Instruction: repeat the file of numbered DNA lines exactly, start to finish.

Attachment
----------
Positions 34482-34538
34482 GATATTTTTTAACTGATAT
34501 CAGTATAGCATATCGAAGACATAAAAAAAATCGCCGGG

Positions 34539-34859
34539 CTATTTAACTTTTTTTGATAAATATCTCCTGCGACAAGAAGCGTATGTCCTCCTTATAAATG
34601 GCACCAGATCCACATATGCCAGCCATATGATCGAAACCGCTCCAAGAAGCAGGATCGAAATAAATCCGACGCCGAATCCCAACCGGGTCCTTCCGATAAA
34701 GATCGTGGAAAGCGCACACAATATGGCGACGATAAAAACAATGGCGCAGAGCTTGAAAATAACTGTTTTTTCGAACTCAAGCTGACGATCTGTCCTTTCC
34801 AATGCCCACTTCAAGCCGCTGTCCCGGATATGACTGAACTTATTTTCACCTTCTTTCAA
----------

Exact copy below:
Positions 34482-34538
34482 GATATTTTTTAACTGATAT
34501 CAGTATAGCATATCGAAGACATAAAAAAAATCGCCGGG

Positions 34539-34859
34539 CTATTTAACTTTTTTTGATAAATATCTCCTGCGACAAGAAGCGTATGTCCTCCTTATAAATG
34601 GCACCAGATCCACATATGCCAGCCATATGATCGAAACCGCTCCAAGAAGCAGGATCGAAATAAATCCGACGCCGAATCCCAACCGGGTCCTTCCGATAAA
34701 GATCGTGGAAAGCGCACACAATATGGCGACGATAAAAACAATGGCGCAGAGCTTGAAAATAACTGTTTTTTCGAACTCAAGCTGACGATCTGTCCTTTCC
34801 AATGCCCACTTCAAGCCGCTGTCCCGGATATGACTGAACTTATTTTCACCTTCTTTCAA